Friday, December 2, 2011

Bob Archer on Royal London Resignations

WHEN it was announced in 2009 that Accident and Emergency and Maternity services at King George Hospital, Ilford, were to be axed, local people were assured that this would be an improvement.

The reason given was that while Barking, Havering and Redbridge University Hospitals Trust (BHRUT) was “currently facing the biggest challenges in recruiting and retaining staff and providing experienced cover on two sites” (i.e. King George and Queen’s hospital, Romford), there were: “Two …major acute hospitals providing a ‘truly 24/7 service’ – and additional specialist services … Romford’s Queen’s Hospital and the Royal London, Whitechapel”. (Ilford Recorder 15 Oct 2009).

All the propaganda insisted that although accident and heart and stroke victims would face longer ambulance journeys, by concentrating highly skilled staff at centres of excellence (such as the Royal London), the patients would receive better treatment in the end. After all, the surgeons would be dealing with serious and highly complex cases all the time, so they would always be on top of their job.

This was also touted as the best way of improving the performance of the trust (described as “the worst performing in the country” by the Care Quality Commission on 14 October 2009) and of tackling a £100 million rolling deficit.

It has not taken long for the wheels to fall off this cunning plan. The recent report by the care Quality Commission into maternity services at Queen’s Hospital Romford explains why expectant mothers needing caesarian sections have to go all the way to Homerton Hospital in Hackney for the procedure.

Now it turns out that six senior senior consultants at the Barts and London NHS Trust have resigned recently over the effect of “poor management and government cuts” (Guardian, 2 December 2011).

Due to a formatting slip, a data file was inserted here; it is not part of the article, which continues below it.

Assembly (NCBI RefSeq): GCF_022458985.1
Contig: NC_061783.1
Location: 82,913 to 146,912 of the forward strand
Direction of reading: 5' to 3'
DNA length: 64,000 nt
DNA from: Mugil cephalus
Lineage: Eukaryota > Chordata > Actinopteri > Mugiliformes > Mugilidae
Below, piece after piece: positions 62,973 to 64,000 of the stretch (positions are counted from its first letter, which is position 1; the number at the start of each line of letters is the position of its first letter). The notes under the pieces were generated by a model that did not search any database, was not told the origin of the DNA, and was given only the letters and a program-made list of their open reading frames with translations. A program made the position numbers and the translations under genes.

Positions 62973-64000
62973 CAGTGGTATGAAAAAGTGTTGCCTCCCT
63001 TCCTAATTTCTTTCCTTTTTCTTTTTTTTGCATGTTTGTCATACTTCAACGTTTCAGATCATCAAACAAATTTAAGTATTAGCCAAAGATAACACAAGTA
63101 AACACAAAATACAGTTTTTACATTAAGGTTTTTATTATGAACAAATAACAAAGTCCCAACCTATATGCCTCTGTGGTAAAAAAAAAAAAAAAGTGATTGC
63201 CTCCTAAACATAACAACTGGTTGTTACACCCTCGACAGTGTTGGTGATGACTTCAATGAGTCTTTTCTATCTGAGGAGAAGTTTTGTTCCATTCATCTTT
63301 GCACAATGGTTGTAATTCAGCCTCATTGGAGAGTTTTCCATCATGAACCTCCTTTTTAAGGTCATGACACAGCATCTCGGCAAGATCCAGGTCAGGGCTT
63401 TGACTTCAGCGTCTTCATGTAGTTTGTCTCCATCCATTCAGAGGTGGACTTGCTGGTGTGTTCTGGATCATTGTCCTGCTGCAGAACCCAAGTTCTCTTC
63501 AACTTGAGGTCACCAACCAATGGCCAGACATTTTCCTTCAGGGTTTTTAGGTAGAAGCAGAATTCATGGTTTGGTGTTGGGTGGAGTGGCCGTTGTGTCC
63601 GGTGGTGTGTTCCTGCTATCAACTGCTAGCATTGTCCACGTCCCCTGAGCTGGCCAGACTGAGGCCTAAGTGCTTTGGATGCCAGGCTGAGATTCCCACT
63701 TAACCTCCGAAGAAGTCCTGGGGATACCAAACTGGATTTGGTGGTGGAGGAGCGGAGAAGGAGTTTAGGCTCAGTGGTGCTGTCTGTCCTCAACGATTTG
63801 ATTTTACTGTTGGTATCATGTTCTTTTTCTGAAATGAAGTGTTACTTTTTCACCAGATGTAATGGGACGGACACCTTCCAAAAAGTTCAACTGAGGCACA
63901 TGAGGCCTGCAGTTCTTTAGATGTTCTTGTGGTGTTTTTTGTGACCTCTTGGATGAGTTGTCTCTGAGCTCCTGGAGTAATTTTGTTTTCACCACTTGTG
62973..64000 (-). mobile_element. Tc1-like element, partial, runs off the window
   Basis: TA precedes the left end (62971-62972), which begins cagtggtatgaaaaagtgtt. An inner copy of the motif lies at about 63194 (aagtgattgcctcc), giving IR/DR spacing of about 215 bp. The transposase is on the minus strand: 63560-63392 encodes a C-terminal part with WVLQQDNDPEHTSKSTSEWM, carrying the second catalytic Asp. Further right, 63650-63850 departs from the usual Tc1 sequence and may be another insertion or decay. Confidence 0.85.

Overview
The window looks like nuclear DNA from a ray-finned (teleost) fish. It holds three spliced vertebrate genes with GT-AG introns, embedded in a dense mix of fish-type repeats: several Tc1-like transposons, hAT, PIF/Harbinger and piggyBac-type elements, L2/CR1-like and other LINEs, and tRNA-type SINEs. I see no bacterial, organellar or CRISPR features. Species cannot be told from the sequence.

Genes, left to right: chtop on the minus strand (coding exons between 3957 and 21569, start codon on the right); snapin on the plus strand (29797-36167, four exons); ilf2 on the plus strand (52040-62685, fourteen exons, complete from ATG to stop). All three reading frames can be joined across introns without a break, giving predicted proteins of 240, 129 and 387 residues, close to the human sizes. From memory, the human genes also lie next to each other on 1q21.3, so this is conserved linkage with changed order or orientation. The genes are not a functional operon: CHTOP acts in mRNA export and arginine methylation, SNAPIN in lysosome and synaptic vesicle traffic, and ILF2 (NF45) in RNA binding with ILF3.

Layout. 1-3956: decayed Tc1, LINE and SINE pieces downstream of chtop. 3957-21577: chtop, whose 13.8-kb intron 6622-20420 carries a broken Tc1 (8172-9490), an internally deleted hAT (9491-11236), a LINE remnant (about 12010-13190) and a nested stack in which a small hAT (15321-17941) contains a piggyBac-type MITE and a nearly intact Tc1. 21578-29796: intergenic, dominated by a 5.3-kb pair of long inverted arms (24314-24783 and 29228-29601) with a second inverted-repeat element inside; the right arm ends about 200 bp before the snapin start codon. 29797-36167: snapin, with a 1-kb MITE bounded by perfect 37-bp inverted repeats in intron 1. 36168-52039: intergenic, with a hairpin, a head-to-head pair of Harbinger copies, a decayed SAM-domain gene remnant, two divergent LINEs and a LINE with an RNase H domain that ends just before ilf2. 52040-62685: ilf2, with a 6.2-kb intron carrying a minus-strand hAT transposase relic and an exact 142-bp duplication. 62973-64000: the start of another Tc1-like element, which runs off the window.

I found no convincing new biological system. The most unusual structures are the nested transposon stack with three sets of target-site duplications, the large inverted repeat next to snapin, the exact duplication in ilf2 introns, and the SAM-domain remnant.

One of them, David Goodier, complained angrily to hospital managers a year ago. This September he sent an email resigning from his job and stating that the situation there is causing patients to suffer from infections, pain and starvation, and that patients with broken bones are actually being harmed “as managers strove to hit waiting list targets and cut budgets”.

He goes on: “We are regularly out of kit, out of nurses, out of ODPs [operating department planners] and always out of beds. We have become so used to the situation, it is no longer seen as a crisis, it is the norm … I have been complicit in a poor standard of trauma care and am guilty of negligence by association.”

The President of the Royal Society of Surgeons, Professor Normal Williams, also works part time at the hospital. The Guardian reports that “He warned that a failure to investigate could result in allegations of a cover-up similar to ‘Mid-Staffs’.”

The Royal London Hospital has had a £1 billion expansion financed by a Private Funding Initiative (PFI) scheme which has effectively mortgaged it for years ahead. Large parts of the new building lie empty, while austerity measures reducing staffing and equipment below safety levels.

So the promise of “centres of excellence” turn to dust and ashes in front of our eyes. That’s not to criticise the staff at every level at the Royal London who soldier on through every difficulty of understaffing and lack of beds and basic equipment.

Nor is to condemn the doctors who refuse to be part of a fraud any longer. These are the real “clinicians” involved and their judgement is damning. They deserve our wholehearted support.

We should redouble our efforts to save A&E and Maternity services at King George and to make sure that all our hospitals are adequately resourced.

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